Astrid Lindgrens Vimmerby

Foto Astrid Lindgren Company

Astrid Lindgren and her brother Gunnar, early 1970.

Astrid Lindgren and her brother Gunnar, early 1970.<br />Astrid Lindgren Company

Vimmerby’s Astrid Lindgren

When Astrid Anna Emilia Ericsson was born on 14 November 1907 on the farm Näs outside Vimmerby who would have thought what she would become. Even if there were signs. She was a lively girl, physically and intellectually. She was quick on her legs and in her thoughts, with an agile body and imagination. Adventurous and playful. A talented storyteller already as a child.

Not even when Astrid Lindgren published her first books in the beginning of the 1940s did anyone realise the industry that was being started. Today, we know. More than 165 million copies of her books in 107 languages have been sold, and her books are constantly being republished around the world; about 50 films and TV series have been produced; there have been thousands of theatre productions and musicals; many prizes have been set up in her honour; schools, day-care centres, residential areas, parks and districts have been named after her and her characters – and, not least, we have a huge humanistic legacy from Astrid Lindgren’s fight for children’s and animals’ rights, ecology and equality. 

At Astrid Lindgren Aktiebolag, we are convinced that the world needs Astrid Lindgren – maybe more than ever – and continue in her footsteps. We are located in Stockholm, but our activities span the world. We work long term with high requirements for quality and faithfulness to the original, and we are proud and happy that all our fantastic partners help us spread Astrid Lindgren’s work. Some of the most important are in Vimmerby, the place where it all started. Astrid Lindgren’s World and Astrid Lindgren’s Näs play key roles in bringing the stories as well as Astrid Lindgren the person to life.

Astrid Lindgren Aktiebolag’s task is to spread and protect Astrid Lindgren’s authorship throughout the world. In everything we do we keep to Astrid Lindgren’s own clear guidelines on what may, can and ought to be done. We want as many children and adults as possible all over the world also in the future to be able to read Astrid Lindgren’s books, watch her films and see her theatre performances, listen to her songs and experience her worlds in the best way possible. The best place to start is here in Astrid Lindgren’s Vimmerby. The place she called home all her life.

Olle Nyman,
grandchild of Astrid Lindgren
and MD of Astrid Lindgren Aktiebolag


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Astrid Lindgrens in the kitchen at Näs. 

© Astrid Lindgren Company

Foto Astrid Lindgrens World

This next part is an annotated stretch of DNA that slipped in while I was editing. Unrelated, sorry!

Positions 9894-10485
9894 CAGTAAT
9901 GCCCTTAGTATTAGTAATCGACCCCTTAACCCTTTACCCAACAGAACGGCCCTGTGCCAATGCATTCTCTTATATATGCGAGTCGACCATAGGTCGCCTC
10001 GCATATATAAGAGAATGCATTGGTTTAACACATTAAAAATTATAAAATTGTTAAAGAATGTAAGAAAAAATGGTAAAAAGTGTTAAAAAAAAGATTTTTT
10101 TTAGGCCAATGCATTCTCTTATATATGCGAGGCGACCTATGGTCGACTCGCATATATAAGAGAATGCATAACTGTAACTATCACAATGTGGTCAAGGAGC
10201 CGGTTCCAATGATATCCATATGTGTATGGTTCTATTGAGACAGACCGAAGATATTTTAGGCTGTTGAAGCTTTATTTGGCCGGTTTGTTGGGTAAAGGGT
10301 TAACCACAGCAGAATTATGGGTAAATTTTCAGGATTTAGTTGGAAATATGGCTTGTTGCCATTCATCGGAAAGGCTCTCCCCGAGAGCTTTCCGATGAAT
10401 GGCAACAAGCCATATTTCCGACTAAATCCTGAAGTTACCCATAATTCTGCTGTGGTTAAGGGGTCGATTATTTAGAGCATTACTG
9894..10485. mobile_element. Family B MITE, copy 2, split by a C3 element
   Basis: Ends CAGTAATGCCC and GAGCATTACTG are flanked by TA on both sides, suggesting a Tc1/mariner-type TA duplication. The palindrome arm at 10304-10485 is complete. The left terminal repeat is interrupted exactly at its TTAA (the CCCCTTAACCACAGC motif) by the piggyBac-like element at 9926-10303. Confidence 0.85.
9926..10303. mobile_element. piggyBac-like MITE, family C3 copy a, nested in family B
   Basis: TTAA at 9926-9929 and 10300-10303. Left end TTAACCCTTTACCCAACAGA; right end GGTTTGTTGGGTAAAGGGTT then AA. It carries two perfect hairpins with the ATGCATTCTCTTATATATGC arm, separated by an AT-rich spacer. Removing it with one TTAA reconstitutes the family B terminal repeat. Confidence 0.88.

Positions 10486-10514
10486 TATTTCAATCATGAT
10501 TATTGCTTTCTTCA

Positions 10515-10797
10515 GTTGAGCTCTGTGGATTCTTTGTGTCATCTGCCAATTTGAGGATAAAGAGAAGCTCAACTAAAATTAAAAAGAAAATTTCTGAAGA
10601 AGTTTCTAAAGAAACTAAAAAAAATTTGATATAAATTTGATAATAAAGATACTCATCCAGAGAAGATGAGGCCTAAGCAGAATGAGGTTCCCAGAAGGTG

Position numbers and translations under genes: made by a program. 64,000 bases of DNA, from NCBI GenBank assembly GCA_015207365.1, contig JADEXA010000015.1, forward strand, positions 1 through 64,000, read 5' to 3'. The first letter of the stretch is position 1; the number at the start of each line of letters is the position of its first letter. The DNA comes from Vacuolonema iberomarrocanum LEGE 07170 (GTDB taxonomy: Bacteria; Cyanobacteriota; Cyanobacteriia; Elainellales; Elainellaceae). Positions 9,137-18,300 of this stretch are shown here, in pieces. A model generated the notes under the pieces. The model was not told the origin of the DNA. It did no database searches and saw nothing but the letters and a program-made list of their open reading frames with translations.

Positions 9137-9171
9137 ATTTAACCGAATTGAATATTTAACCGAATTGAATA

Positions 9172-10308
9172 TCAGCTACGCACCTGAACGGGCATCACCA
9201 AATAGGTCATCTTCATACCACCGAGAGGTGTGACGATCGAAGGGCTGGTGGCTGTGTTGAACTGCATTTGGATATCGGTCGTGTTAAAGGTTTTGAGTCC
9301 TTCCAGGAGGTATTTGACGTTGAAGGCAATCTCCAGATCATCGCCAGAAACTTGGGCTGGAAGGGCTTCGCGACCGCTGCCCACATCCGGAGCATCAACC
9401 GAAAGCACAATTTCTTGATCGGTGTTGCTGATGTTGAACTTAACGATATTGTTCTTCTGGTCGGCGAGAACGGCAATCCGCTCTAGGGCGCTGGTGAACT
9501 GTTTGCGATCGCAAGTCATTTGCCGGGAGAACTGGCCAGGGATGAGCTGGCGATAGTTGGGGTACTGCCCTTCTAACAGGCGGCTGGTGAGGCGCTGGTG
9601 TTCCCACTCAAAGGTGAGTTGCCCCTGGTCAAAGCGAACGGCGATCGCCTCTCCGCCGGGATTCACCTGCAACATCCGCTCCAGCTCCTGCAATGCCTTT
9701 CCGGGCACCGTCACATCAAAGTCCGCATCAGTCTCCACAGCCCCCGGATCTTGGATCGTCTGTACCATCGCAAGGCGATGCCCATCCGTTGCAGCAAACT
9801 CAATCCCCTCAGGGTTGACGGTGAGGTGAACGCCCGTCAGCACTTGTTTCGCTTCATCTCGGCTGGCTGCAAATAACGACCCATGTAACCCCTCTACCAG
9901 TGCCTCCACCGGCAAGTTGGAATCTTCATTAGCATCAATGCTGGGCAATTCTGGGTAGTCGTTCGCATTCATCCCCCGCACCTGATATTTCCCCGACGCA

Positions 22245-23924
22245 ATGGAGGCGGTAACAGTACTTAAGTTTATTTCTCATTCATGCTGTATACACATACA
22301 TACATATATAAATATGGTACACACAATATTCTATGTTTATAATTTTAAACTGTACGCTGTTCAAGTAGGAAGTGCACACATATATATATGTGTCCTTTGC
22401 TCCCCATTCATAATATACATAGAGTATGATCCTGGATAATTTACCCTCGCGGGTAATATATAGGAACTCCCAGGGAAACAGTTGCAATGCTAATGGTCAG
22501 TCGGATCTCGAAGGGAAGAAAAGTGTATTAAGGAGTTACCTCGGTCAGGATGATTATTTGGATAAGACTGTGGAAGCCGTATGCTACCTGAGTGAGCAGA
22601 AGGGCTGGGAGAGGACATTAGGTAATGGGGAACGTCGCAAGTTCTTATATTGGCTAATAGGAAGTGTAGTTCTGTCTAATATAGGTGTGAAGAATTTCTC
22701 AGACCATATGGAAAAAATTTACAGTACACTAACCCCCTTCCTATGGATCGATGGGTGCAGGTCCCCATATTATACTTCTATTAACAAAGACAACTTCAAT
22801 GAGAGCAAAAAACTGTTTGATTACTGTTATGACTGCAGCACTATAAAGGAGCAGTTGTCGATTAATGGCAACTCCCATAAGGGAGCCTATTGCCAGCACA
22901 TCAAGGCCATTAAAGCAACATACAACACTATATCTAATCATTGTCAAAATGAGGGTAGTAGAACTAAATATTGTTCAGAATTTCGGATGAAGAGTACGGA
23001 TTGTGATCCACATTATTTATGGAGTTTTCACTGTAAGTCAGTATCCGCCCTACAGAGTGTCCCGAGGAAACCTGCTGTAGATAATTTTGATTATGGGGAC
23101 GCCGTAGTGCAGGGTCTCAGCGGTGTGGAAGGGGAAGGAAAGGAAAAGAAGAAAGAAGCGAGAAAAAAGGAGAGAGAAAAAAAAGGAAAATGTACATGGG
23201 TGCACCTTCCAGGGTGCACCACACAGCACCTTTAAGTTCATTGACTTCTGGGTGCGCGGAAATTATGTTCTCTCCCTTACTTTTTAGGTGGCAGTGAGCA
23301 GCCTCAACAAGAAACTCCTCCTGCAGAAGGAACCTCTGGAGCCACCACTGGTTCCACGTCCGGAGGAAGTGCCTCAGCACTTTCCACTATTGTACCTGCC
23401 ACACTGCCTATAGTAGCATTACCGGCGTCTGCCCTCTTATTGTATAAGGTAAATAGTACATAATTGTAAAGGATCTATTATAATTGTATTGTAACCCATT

Pippi and Captain Ephraim Longstocking

From the exhibition "The whole world’s Astrid Lindgren"<br />Astrid Lindgren´s Näs
Bullerbyn, Sevedstorp<br />
Katthult, Gibberyd<br />
Katthult<br />Astrid Lindgrens World
Pippi and Captain Ephraim Longstocking<br />Astrid Lindgrens World
The statue of Astrid Lindgren<br />
Båtmansbacken<br />

Welcome to Astrid Lindgren’s Vimmerby in Småland

In the charming town of Vimmerby in northern Småland, there is a really playful destination. Astrid Lindgren, one of the world’s best loved children’s authors, was born here. Astrid has touched people the world over with her books, and it was right here, in the small town of Vimmerby, that she laid the foundations for her fantastic authorship.

There is much to see and do in Astrid Lindgren’s footsteps. How about experiencing the stories for real? Visiting the place where the story about Astrid Lindgren once started? Or seeing the houses and farms that have become world famous through the films? Yes, it’s all here and much more.

Astrid Lindgren’s Näs

Curious about Astrid Lindgren? Then visit the place where it all started, where Astrid Lindgren was born and grew up – Astrid Lindgren’s Näs. And here, in the area around her childhood home, Astrid herself played when she was young. The many memories of the place and the years growing up there later inspired Astrid Lindgren to write several of her stories. Today, the area is an award-winning visitor’s attraction with guided tours, topical exhibitions, gardens, a shop and refreshments.

Astrid Lindgren’s World

Our fantastic theatre park, Astrid Lindgren’s World, is just a few stone’s throws from Astrid Lindgren’s childhood home. Here, the stories come to life and you can walk through the well-known environments and meet Pippi, Emil, Mardie and many of the other characters. Specially written scenes based on Astrid Lindgren’s stories are performed daily, and between the performances you can visit the characters in their homes. 

The settings

Vimmerby’s nature and surroundings are just like in the stories … though in reality it is probably the other way round. The stories give us a living description of the nature and landscape around Vimmerby. Well, we shouldn’t boast too much, but these are in fact often the very surroundings described in the books. Here, you are close to glittering lakes, the tranquillity and mystique of the forests, pastures, meadows, fences, stone walls, red barns and winding gravel roads. Quite simply – a true Småland idyll.

The film town